3 Stars

Tomorrow, When the War Began Movie Review


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The Aussie film industry has been in a major slump for some time now. Even the wonderful Greg McLean’s follow up to Wolf Creek, entitled Rogue, sank at the box office like a led balloon (and it’s a good movie!). Again, using some foreign investors, successful screenwriter (Collateral being one of his efforts) and maiden director Stuart Beattie is attempting to deliver the Australian version of a decidedly Hollywood popcorn flick...

Based on the highly successful Tomorrow Series of novels by John Marsden, When the War Began follows protagonist Ellie (Caitlin Stasey)—a bright and pretty rural Australian teen—and her friends as they go camping for a weekend. Upon their return, they discover Australia has been invaded by an unspecified foreign military power, and, just like 80s’ flick Red Dawn, they slowly become guerrilla fighters in their attempts to survive and eventually resist the occupation of their home.

Beattie is one of the most respected writers in the industry today, and John Marsden’s success with the novels is something of legend nowadays, so it comes as a bit of shock that this film’s dialogue and writing is very much on the clunky side. This is a very straight forward story (and let me say here and now a very enjoyable one) but the over-simplification of themes and metaphors grate on the ears throughout the film’s entire run. To be fair, it’s more a failure of characterization than all the writing, but the effect is off-putting. I have not yet read the novels, but have been told by someone in the know that Beattie is very faithful to the dialogue... he should not have been, if this is what it sounds like out loud.

The actors are all fresh faces, for the most part, on the big screen, and their handling of the clunky script is admirable but ultimately a pale comparison to the explosions and action that unfurl around them. There are signs, however—should this flick do enough green to continue the series—that they might grow into their characters and up the acting ante in latter instalments. You don’t get to bond with most of the teens, and they appear rather stereotypical for the most part; one-note wonders playing their specified notes at the predictable and requisite time.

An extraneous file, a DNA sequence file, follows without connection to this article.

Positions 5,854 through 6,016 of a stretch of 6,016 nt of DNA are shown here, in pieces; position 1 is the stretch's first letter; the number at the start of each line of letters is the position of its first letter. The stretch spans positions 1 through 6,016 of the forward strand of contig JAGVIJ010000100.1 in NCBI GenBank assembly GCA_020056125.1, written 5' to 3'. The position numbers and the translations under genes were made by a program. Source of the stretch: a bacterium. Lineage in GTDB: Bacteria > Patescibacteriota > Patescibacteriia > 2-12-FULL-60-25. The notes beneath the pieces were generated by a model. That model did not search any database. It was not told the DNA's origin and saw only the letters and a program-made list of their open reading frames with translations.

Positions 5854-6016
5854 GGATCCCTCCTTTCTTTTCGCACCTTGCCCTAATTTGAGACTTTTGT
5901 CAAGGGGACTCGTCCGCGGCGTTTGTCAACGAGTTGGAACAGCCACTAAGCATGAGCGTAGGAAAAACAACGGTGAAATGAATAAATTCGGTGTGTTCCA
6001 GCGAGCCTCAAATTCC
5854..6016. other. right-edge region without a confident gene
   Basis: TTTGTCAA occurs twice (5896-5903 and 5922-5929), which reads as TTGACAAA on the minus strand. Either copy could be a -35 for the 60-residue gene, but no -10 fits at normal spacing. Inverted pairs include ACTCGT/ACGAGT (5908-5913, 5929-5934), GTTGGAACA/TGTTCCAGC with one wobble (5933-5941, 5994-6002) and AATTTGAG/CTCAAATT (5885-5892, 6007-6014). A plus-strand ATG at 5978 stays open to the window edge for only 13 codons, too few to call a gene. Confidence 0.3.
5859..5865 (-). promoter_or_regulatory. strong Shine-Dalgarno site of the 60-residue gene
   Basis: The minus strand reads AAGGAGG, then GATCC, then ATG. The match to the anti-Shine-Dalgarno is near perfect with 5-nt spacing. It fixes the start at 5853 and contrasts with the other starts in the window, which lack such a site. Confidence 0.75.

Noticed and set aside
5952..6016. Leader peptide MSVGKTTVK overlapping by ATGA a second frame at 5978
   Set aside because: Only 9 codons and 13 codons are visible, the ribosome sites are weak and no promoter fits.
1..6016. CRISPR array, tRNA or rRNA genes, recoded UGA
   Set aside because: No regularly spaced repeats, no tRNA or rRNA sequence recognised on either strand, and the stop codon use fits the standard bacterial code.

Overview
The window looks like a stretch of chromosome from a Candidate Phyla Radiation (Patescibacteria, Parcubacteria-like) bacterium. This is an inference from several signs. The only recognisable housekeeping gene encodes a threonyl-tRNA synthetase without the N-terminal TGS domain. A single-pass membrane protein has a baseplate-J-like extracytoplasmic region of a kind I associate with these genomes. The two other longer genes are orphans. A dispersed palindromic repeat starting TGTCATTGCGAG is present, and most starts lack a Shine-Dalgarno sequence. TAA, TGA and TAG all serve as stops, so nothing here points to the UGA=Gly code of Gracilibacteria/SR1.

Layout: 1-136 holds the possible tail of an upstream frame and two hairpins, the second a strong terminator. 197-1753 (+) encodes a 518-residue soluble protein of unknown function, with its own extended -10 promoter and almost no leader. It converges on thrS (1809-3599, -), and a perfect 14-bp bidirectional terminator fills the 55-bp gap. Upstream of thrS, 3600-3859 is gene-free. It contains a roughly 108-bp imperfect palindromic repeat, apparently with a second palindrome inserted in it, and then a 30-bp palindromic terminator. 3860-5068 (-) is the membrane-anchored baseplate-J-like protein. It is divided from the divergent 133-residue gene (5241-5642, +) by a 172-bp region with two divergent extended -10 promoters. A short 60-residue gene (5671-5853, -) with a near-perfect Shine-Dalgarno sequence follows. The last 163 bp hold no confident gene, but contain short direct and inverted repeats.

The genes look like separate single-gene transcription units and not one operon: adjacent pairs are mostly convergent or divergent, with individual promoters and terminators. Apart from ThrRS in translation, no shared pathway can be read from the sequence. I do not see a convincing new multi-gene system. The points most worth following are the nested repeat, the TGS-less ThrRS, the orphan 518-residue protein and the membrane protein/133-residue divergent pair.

The cinematography and action are of a world standard and do the story justice. The editing, specifically transitions and following the tempo of the actors’ cadences, is terrible. A smoother hand was needed and this film would have presented much better, even with the clunky dialogue.

All in all, if one is to remain impartial, this flick is more miss than hit in its execution, but dammit I am an Aussie, and it was fantastic to see an Aussie movie trying to break free of the ‘Indie’ staple to which it’s usually relegated. All involved provide enough worthy entertainment to warrant another visit, and I’m sure they’ll polish up even better next time. There is a reason this story (in books, so far) has reached millions of people, and it would be fantastic to see it do the same on the big screen.

For sheer popcorn fun, well executed action, and some breathtaking Aussie vistas, this film is worth a look. At the very least, it has encouraged this reviewer to check out its source material. An imperfect—but nonetheless encouraging—beginning to a potential new film series. Here’s hoping it breaks the financial woes of yore and endures to accomplish this.